The Person class has a query called FindByPhone, which uses the `PhoneNumber` table to look up People by a phoneFragment:

Query FindByPhone(phoneFragment As %String) As %SQLQuery
{
select distinct Person
from Sample_Phonebook_Model.PhoneNumber
where $Translate(PhoneNumber,' -+()') [ $Translate(:phoneFragment,' -+()')
}

The AppS.REST framework will automatically generate the appropriate JSON representation from the ids returned by the query.

To expose the query, we add an entry in Person's ActionMap XData block to define a "find-by-phone" endpoint under the contact resource:

XData ActionMap
<action name="find-by-phone" target="class" method="GET" query="FindByPhone">
<argument name="phoneFragment" target="phoneFragment" source="url" />
</action>

That action now targets the FindByPhone class query, and it expects one argument for phoneFragment as a URL parameter.

Now if we make a GET request to the contact resource's $find-by-phone endpoint, we get back all contacts that have a matching phone number:
http://localhost:52773/csp/USER/phonebook-sample/api/contact/$find-by-phone?phoneFragment=641

[{
"_id": "19",
"name": "Ipsen,Rob Z.",
"phones":[{"_id": "19||211", "number": "641-489-2449", "type": "Home"}]
},{
"_id": "86",
"name": "Newton,Phil Y.",
"phones":[{"_id": "86||108", "number": "380-846-4132", "type": "Mobile"}]
}]

Exposing ObjectScript Methods As REST Actions

Exposing queries can be useful, but what if we want to expose application code written in ObjectScript? Let's take a look at Model.Person's AddPhoneNumber method:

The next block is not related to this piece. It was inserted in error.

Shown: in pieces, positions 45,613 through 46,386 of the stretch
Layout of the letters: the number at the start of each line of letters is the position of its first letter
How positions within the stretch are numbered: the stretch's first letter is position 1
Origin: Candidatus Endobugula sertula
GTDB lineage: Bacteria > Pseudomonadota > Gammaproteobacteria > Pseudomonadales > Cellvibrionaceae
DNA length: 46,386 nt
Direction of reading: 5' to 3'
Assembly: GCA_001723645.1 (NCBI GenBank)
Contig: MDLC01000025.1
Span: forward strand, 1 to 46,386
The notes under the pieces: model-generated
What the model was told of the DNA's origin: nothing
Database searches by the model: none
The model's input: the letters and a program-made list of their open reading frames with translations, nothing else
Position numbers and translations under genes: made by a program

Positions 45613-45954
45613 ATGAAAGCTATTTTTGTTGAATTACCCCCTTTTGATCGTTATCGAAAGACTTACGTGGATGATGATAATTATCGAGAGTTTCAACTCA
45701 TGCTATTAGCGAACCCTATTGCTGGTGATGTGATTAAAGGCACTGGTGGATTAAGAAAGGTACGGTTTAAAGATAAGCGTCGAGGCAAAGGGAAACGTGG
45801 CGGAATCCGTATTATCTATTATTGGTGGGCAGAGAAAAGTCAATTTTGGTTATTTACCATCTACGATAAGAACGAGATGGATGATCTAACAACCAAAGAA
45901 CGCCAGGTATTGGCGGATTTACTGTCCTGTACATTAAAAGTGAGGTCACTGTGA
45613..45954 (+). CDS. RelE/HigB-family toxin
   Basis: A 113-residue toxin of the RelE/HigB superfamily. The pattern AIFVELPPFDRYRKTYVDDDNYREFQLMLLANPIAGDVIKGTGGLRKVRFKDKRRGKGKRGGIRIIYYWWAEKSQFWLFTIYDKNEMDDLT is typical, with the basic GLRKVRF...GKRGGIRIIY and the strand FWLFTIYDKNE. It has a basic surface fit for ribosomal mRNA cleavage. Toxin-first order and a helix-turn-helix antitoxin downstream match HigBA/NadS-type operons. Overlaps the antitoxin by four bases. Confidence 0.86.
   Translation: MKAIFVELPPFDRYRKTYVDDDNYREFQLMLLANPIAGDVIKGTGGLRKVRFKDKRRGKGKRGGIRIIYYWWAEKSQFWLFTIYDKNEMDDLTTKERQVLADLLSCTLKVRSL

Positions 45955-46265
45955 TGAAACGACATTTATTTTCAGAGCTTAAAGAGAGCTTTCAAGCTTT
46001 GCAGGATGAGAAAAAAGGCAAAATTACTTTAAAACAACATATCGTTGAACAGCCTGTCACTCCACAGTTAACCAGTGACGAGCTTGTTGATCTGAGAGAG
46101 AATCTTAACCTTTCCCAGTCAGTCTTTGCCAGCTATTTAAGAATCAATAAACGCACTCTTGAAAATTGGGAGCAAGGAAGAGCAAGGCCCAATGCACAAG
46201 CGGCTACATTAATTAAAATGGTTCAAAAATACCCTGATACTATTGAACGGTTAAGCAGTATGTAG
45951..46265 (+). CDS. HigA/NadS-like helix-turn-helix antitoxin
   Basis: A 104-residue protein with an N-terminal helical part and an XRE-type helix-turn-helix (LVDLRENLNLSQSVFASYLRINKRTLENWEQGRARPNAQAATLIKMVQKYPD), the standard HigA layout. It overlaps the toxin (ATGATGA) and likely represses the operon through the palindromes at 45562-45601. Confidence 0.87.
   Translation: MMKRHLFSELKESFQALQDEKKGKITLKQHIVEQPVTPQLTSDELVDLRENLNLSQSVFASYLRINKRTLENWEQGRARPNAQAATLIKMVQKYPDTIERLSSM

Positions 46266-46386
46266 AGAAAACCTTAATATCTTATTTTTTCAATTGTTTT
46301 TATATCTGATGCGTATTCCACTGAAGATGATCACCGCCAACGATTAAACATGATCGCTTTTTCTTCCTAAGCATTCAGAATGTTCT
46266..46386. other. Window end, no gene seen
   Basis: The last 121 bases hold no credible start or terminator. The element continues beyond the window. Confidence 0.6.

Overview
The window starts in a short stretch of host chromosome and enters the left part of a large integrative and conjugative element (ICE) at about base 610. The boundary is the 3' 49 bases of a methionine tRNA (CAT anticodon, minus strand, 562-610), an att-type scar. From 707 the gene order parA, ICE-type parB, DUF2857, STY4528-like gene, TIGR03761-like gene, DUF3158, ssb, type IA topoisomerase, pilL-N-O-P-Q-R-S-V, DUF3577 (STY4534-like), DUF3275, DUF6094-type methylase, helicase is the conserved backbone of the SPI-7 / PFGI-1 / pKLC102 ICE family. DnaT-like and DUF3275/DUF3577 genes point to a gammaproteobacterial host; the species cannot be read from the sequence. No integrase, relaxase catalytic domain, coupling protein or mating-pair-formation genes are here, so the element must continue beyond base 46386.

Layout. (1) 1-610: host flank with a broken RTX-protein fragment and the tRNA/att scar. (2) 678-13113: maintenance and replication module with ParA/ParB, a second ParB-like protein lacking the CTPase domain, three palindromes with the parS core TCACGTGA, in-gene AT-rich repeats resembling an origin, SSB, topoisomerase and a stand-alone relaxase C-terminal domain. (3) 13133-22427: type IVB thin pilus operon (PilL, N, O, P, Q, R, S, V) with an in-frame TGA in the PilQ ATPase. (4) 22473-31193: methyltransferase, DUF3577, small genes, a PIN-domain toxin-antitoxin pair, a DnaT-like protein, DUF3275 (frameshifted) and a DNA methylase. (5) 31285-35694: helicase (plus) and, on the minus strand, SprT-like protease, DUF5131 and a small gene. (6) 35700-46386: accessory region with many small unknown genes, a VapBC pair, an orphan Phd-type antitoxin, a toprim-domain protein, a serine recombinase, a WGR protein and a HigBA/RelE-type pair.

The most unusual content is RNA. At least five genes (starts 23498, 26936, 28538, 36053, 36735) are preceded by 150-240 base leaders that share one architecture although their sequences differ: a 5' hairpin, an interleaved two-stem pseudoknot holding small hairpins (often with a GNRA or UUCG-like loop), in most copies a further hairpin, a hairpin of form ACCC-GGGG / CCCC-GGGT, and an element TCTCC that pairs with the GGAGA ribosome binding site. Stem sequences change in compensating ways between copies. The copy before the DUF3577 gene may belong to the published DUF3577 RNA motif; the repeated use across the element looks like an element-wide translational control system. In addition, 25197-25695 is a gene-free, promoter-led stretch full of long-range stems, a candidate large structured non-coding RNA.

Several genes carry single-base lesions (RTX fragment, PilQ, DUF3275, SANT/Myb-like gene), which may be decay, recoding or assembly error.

Method AddPhoneNumber(phoneNumber As Sample.Phonebook.Model.PhoneNumber) As Sample.Phonebook.Model.Person
{
    Set phoneNumber.Person = $This
    $$$ThrowOnError(phoneNumber.%Save())
    Quit $This
}

This instance method is called to add a phone number to an existing person, so lets see how it can be exposed as a REST action, much like the class query example above.

In Model.Person's ActionMap, we see another entry that calls the AddByPhone Method:

<action name="add-phone" target="instance" method="POST" call="AddPhoneNumber">
<argument name="phoneNumber" target="phoneNumber" source="body" />
</action>

Unlike the find-by-phone action, this one targets an instance of Model.Person, so our request URL will need to include an id after the resource:

http://localhost:52773/csp/USER/phonebook-sample/api/contact/2/$add-phone

The AppS.REST framework will automatically instantiate an object for the Person with id=2, and run the instance method on it.

The action map defines this as a POST action, and it expects a phoneNumber in the body of the request.  AppS.REST will automatically translate the json body of the post into an instance of the Phone class since Phone also extends AppS.REST.Model.Adaptor.

Putting it together, we POST to http://localhost:52773/csp/USER/phonebook-sample/api/contact/2/$add-phone with a body:

{"number":"123-456-7890","type":"Mobile"}

If the request succeeds, the phone number is added to our contact and we receive back the full Person object, new phone number included:

{
"_id": "2",
"name": "Harrison,Angela C.",
"phones":[
{"_id": "2||301", "number": "123-456-7890", "type": "Mobile"},
{"_id": "2||15", "number": "499-388-2049", "type": "Office"},
{"_id": "2||32", "number": "227-915-3954", "type": "Mobile"}
]}

Actions are very flexible, allowing you to expose just about any class fuctionality to your REST consumers.

Wrapping Up

I hope this quick exploration of the Sample.Phonebook app has pointed you toward the many mays the AppS.REST framework makes quickly exposing IRIS classes over REST easy.  AppS.REST.Model.Adaptor allows you to enable CRUD operations over REST for your IRIS classes with very few manual steps.  Exposing class queries and ObjectScript methods can be done by defining Actions in your class's ActionMap.

 

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Replies

Hi, is this supported for InterSystems Cache??

Unfortunately not - AppS.REST is only supported for InterSystems IRIS as it relies on enhanced JSON support that exists there but not Caché.